I dutifully follow the motorcycle a mile back to the checkpoint where a uniformed immigration officer is waiting for me. He spoke enough English that we could have this meaningless conversation:
"Why you no stop?"
"I didn't know I had to."
"See passport!"
"This is all I have." (I show him the little receipt.)
"No leave Tachilek. Go back!"
"Why? I have until 5:00pm."
"No leave Tachilek. Go back!"
"Why? I have until 5:00pm."
"No leave Tachilek. Go back!"

I'm not sure how long I could keep playing that game so I asked the important question -- "Next time, if I get a 14 day visa can I go to Kyiang Tung?"
"Yes, no problem."
"Thank you. You have a beautiful country. I want to see more of it."
With that he lets me go. I'm just about to click into my pedals and ride off when I notice the motorcycle driver talking to the immigration officer. He calls me back. "Wait one minute. See passport again." He takes my receipt and writes down the number. That can't be a good thing.

I have a very pleasant ride back to Tachilek with a local cyclist on a mountain bike with aero bars. We chat a little. He's returning from a 55 mile ride in the direction I had wanted to go. He tells me about the road conditions (good) and the hotels and guest houses (none). We part ways in Tachilek and I tell him that hopefully I'll see him again soon.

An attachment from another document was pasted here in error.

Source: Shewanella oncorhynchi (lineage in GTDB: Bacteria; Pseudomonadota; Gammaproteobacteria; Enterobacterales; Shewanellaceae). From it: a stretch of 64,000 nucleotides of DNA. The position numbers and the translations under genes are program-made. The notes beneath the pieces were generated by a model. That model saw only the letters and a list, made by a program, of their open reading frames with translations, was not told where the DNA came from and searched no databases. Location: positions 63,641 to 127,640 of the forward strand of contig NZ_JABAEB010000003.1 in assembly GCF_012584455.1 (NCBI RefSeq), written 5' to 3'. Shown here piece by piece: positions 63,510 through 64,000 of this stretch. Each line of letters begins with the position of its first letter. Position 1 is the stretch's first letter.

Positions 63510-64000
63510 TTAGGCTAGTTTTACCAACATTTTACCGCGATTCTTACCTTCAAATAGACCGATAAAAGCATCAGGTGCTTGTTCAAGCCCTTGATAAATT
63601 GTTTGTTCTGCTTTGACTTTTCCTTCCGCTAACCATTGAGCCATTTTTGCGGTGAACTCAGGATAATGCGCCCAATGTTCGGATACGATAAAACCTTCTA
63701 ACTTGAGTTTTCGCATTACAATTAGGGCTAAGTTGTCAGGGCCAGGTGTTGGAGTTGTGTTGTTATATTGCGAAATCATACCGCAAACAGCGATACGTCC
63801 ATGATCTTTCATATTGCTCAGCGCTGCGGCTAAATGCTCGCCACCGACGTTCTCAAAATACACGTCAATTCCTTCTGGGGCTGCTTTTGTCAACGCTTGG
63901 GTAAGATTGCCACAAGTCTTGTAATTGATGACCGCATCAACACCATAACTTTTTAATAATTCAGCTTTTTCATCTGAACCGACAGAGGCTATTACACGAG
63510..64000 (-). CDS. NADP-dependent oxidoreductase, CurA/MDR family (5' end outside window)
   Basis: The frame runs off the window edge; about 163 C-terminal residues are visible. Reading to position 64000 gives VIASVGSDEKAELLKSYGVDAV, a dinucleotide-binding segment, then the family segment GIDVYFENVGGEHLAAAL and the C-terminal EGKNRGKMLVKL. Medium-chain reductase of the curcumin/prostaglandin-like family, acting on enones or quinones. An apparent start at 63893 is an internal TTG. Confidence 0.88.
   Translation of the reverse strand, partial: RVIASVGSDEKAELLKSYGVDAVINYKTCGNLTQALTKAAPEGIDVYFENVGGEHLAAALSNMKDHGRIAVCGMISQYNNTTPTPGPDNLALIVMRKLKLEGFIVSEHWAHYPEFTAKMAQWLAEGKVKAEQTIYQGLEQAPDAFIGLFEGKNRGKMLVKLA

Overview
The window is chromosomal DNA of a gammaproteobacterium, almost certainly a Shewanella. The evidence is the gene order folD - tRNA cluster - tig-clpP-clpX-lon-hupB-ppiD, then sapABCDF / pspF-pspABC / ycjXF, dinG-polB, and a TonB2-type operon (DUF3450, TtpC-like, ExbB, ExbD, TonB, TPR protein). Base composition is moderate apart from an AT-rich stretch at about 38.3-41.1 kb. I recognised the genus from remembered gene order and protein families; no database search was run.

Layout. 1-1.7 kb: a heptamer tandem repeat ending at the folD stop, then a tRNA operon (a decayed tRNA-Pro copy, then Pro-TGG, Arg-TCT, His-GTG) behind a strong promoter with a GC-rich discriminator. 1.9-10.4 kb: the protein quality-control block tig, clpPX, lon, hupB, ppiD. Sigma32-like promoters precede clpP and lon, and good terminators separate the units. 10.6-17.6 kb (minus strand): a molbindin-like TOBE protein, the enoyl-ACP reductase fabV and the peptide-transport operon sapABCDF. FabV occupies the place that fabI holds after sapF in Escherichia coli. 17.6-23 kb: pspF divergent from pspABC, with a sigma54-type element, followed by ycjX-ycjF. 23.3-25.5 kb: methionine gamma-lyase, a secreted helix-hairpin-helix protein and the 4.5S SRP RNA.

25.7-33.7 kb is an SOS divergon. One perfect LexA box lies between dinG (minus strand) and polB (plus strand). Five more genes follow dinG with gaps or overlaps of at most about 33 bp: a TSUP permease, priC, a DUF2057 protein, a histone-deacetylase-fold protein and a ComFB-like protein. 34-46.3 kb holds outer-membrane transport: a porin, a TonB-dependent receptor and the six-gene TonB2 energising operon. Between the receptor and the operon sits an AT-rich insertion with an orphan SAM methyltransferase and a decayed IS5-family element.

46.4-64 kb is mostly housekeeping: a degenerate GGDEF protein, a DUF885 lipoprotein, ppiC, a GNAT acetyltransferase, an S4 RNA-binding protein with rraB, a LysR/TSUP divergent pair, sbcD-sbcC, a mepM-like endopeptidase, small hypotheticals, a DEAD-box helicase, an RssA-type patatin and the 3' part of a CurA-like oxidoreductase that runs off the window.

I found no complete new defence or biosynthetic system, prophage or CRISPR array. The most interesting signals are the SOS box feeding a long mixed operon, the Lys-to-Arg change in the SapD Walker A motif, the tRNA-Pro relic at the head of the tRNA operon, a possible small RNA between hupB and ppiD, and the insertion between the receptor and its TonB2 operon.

With extra time on my hands I do a little shopping at the border market. I turn down endless offers for playing cards (illegal in Thailand) and fake Marlboros. I do buy a pair of cheap sunglasses and a $2.50 Casio watch.

At 4:55pm I go back to hand in my receipt and pick up my passport. They still have about a dozen passports from people who haven't returned yet, but mine isn't one of them. The officer pulls out a huge registration sheet. Next to my name and passport number is something written in Burmese. He speaks better English now and tells me he got a telephone call saying that I tried to leave Tachilek. I get a brief lecture and then my passport. Phew! Finally we get around to the 14 day visa. He tells me "No problem. With 14 day visa you go to Kyiang Tung."
"Good. then I go to Kyiang Tung with my bicycle. Thank you."
"No, no, no, with bicycle not possible. Must have car and driver."
"Not safe."
"For security."
The government just doesn't want tourists poking around in remote places. So I'm just as answer-less as when I started. The immigration officer at the border says that even with the right visa I can't ride to Kyiang Tung. The immigration officers at the edge of town say "No problem." It's all a moot point though since the government keeps a list of "Undesirable Persons" and I know they added a new name to it today.